This year for Nurse’s Week I was given the choice between chocolate and an African Violet. I did not anticipate the possibility of ending up with chocolate and luckily received the last violet!
Another thing I did not anticipate was just how well I would take care of it. It was time for a new pot. Off to Aman’s Farm & Market, I went for a new pot and supplies.
Aman’s Farm & Market is a mom and pop shop here in Rochester that is my local, “Jack of all trades” market. They have a modest amount of annual flowers and veggies, few perennials, some trees/shrubs, and a surprisingly fantastic selection of craft beers which includes a walk in cooler. They also have a good selection of gardening accessories.
I mentioned earlier how it surprises me how well my violet is doing. That’s because there is a surprising amount of depth to African Violet care. Gardening Know How is a site I frequent to learn how to care for new flowers I acquire.
My basic advice:
- Click on the link above or this one!
- It’s a house plant
- It doesn’t need direct sunlight. Eastern, Western, or Northern exposure will do the trick.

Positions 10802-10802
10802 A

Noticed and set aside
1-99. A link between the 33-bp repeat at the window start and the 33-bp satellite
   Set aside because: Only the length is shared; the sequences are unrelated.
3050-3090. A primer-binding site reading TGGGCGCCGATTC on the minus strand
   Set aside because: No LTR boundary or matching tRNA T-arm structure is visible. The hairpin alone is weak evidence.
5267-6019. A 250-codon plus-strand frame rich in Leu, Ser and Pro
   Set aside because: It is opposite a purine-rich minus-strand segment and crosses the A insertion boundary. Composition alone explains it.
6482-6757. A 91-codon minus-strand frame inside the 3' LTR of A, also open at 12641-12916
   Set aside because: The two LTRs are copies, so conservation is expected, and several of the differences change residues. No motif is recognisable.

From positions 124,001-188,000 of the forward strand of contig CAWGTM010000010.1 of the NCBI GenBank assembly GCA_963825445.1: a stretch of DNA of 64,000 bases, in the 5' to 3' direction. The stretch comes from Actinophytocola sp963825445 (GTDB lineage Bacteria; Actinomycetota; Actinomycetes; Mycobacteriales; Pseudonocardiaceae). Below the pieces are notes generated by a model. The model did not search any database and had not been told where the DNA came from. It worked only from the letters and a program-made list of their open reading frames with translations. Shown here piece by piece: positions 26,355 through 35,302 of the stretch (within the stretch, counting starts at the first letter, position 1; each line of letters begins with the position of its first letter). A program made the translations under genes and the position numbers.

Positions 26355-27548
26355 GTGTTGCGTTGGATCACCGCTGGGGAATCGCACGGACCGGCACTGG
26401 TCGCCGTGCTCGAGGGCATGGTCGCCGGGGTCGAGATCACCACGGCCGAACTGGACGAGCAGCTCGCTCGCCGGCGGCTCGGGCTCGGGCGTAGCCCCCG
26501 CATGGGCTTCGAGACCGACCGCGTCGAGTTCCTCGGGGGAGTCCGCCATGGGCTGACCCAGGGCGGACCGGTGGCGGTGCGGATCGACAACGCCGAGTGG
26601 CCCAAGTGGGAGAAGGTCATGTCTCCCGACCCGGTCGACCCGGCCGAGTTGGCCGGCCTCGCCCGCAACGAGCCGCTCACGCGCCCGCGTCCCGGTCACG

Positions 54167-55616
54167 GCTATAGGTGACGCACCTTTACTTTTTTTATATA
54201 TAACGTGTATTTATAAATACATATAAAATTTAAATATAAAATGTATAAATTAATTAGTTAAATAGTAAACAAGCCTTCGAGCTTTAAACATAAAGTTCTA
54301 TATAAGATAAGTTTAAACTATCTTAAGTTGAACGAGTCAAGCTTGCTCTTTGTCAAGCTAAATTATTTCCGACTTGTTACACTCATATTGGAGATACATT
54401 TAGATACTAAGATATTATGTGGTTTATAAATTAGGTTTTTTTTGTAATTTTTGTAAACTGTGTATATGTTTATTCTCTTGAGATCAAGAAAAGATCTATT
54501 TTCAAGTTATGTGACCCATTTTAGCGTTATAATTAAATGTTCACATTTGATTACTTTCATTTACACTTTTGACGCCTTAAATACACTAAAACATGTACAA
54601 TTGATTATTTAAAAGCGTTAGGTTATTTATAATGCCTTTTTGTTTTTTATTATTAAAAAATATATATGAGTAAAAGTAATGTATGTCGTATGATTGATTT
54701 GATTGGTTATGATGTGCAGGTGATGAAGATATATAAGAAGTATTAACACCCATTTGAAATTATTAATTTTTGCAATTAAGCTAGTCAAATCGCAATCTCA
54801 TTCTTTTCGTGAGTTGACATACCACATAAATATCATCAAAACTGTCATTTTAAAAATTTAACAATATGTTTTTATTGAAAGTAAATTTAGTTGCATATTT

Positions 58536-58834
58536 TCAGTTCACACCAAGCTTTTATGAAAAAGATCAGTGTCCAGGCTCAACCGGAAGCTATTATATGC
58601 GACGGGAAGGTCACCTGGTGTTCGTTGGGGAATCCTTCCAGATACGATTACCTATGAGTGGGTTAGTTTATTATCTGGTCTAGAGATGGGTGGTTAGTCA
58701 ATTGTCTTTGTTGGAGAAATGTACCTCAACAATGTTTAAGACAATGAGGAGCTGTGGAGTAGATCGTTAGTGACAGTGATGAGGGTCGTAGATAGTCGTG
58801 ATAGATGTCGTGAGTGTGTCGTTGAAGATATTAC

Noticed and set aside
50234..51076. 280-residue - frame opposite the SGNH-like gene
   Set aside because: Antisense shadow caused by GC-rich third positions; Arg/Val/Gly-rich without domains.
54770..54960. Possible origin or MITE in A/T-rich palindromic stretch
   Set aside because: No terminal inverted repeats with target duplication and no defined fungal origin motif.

- Don’t get the leaves wet with cold water, it damages them. Water at via the reservoir and discard any excess water after 20 minutes of soaking. If there’s no reservoir, water when the top soil is dry to touch.
- Per the above link, there are fancier watering techniques for the intermediate and advanced horticulturist.
- It comes with its own specific soil blend (see pic below).
- This soil also adheres itself to the African Violet’s fuzzy leaves!
I, wrongly, decided to transplant my violet on the kitchen counter. The soil is very airy as it contains Canadian sphagnum peat moss, vermiculite, and limestone (for pH balance). Watering and misting don’t get it into manageable clumps to handle easily; the soil gets everywhere.
Did I transplant this violet perfectly? No. Will it survive? Probably. Did I have fun and learn? Definitely. Hopefully, I’ll improve and potentially help some people from making my mistakes.
Get digging in the dirt, have some fun, and support your local nurseries/farm markets for gardening needs.